I’ll admit here that I’ve had some Writer’s Anxiety of late concerning Lights and Shadows.  I sit down, stare at the manuscript in Scrivener for several minutes, and then practically dive out of my desk chair.  There’s nothing wrong with the story itself.  It’s as solid as the day I first did the outline. So then why?  I’ve pinpointed my particular dose of anxiety with the cost of a new book cover and a dearth of funds available to purchase said cover.  I’ve since solved that particular issue due to revising my writing budget, but I find it interesting that I would be delayed by something that most wouldn’t consider part of the creative process.  Sadly, when we move our pastime into the realm of income producer, new considerations come into play.

Personally, I’d rather have Writer’s Block…

A Random Literary Thought

Every so often while I’m writing, a stray thought pops into my head and I have to stop and ponder its significance.  Most stray thoughts drift out whence they came and some stick around long enough to get written down. I guess that’s how it works.

Today’s random thought involves retooling Lights and Shadows so that I can fold it into The Parallax Universe as the lead book in a new series that will pick up where The Parallax Trilogy ends.  Of course, that means changing a bunch of stuff (timeline, some characters, etc) to line it all up with the events I’m currently leading up to.  That also means a delay of sorts since Parallax: Genesis and Darkfall haven’t been written yet.  Lights and Shadows was originally intended to be a spinoff set within the same story universe but about seven years into the story future.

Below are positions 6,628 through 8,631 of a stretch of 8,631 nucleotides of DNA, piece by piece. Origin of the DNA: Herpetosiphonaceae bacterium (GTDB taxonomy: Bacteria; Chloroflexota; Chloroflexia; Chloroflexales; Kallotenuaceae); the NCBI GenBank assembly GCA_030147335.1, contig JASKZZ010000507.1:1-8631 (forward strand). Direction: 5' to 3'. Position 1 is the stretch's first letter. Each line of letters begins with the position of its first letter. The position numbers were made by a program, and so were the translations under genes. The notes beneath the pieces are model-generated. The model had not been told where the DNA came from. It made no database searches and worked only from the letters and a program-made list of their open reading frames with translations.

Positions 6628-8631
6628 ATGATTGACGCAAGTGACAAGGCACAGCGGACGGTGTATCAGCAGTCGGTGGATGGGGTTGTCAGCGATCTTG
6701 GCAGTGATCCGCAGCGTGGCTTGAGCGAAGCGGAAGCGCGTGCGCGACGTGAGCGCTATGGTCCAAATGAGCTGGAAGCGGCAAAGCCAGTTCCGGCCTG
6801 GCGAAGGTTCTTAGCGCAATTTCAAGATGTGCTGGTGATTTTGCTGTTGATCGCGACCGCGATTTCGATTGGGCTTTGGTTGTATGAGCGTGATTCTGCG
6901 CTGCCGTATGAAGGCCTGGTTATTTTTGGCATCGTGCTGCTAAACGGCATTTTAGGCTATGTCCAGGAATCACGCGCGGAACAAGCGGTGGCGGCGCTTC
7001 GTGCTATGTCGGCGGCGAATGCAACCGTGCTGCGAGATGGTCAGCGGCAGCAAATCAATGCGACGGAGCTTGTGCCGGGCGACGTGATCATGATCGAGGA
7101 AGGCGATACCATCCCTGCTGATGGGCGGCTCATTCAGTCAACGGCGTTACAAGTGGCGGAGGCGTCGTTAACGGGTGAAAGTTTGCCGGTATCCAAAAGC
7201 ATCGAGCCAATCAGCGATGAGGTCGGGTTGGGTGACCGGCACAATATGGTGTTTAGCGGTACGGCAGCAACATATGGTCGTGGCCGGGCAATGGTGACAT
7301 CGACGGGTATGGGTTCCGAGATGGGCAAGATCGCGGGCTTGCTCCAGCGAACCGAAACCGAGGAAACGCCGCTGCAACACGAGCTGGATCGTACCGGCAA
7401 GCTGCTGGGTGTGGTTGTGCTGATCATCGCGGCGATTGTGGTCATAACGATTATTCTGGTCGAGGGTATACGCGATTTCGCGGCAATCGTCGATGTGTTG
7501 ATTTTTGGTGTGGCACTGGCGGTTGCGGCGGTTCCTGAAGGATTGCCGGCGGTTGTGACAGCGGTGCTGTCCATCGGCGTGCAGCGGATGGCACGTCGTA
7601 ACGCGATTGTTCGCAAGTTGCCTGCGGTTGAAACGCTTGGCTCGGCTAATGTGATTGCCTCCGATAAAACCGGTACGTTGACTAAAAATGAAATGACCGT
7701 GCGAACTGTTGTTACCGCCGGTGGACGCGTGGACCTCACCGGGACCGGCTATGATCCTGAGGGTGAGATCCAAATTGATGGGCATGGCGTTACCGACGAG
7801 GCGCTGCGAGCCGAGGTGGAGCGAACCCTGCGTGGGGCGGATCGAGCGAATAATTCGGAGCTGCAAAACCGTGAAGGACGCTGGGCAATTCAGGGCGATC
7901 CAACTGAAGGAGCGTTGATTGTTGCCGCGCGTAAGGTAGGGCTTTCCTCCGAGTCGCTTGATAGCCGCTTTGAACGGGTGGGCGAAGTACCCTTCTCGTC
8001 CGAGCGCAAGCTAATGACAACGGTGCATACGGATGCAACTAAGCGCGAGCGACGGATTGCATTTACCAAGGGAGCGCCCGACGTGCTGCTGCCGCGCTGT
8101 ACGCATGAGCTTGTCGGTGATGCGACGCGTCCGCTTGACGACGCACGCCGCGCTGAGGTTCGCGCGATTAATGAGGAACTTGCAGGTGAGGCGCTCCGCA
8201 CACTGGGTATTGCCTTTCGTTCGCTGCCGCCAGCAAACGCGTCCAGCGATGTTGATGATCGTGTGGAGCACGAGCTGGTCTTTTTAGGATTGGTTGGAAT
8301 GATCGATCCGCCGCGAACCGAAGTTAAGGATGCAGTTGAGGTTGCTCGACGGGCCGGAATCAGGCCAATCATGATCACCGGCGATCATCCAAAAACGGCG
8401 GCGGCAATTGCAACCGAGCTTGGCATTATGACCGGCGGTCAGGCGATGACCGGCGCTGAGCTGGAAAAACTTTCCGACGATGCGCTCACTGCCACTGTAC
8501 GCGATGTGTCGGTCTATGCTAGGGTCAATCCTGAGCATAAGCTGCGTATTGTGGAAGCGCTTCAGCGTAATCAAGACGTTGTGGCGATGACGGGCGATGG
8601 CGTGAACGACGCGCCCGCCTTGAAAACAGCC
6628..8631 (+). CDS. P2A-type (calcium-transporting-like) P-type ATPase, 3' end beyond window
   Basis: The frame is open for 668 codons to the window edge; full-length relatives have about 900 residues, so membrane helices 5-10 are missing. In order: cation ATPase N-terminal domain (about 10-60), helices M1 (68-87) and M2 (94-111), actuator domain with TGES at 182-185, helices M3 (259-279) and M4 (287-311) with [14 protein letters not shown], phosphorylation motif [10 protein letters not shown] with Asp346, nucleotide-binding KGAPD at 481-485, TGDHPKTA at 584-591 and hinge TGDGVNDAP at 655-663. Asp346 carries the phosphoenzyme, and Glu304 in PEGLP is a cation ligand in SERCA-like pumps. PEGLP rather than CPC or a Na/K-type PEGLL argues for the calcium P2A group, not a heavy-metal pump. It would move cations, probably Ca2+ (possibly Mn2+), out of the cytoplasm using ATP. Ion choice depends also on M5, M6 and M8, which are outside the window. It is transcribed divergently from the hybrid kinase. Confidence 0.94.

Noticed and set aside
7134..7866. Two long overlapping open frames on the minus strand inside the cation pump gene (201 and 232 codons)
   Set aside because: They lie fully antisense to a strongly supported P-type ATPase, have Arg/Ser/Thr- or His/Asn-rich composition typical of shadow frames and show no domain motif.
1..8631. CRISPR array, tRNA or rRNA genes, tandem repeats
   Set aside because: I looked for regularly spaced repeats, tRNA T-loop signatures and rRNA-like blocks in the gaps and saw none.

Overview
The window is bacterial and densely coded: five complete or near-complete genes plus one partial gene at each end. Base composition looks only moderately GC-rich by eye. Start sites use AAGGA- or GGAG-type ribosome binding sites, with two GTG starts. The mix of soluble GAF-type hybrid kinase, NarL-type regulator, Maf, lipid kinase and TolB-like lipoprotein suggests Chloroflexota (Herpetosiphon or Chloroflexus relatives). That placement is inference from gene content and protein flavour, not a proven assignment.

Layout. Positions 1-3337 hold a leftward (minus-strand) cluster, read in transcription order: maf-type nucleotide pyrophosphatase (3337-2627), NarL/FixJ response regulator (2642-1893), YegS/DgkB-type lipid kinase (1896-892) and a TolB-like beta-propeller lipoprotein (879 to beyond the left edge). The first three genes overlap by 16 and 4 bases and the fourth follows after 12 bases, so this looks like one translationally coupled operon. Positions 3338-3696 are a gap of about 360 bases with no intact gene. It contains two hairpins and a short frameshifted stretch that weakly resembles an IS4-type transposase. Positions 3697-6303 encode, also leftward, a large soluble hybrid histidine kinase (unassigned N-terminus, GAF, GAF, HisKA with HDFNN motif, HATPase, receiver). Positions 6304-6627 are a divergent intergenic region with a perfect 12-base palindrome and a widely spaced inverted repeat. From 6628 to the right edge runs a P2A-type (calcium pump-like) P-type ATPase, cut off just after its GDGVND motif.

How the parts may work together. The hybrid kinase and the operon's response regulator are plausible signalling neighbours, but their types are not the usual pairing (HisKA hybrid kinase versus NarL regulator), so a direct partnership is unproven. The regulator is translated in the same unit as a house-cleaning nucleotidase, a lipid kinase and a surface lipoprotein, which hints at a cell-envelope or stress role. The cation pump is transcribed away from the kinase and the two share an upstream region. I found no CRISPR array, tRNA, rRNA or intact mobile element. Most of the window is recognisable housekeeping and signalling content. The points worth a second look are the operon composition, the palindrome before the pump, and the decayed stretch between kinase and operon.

Yes, I know that since it’s my story, I can do whatever I want with it.  Yes, I know that retooling L&S has the potential to put it on hold in favor of the Parallax Sequels.  Yes, I know that delays may push the release date way past the end of September and despite the hordes of voracious villagers assembling with pitchforks and torches, I would rather delay a release in favor of a better end result.

My inner voice tells me to consider very carefully before committing to an action like this because internal consistency is very important.

Speaking for Myself

I know it’s been a while since my last post but I’ve been on the horns of a dilemma for the past few weeks. Don’t get me wrong, I love writing stories. Love em, love em, love em… I like to think of each story as a potential pilot for a new series.

On my computer, I have an Excel Spreadsheet that outlines the writing projects that I want to work on. It’s not easy for me to work on a schedule so when my inner rebel starts acting up, creativity tends to lag. I’m not making excuses, merely telling it like it is.

During a relatively sleepless night this past evening, I took advantage of the time to do a little self-analysis and I came to the conclusion that I have a bad habit of creating routines that aren’t sustainable over the long term. Lights and Shadows is moving along at a snail’s pace and while I have faith in its potential, I feel the pull of the Parallax Sequels.

In retrospect, I believe that I didn’t take enough time off between projects and because I made a personal commitment to Lights and Shadows, I’ve been feeling a little stuck. Down Time is important whether we realize it or not and while finishing by September is certainly attainable, creating new story worlds and characters for each and every individual story from scratch gets a little tedious after a time. However, the process is as it is and no amount of complaining on my part will change that. It feels good to vent a little though…hehe.

Lights and Shadows, Update #12

Note: These excerpts are First Draft stuff, which means that errors may be found within. When the story is complete, it may or may not resemble what you’re reading here depending on later edits. In any case, enjoy. 🙂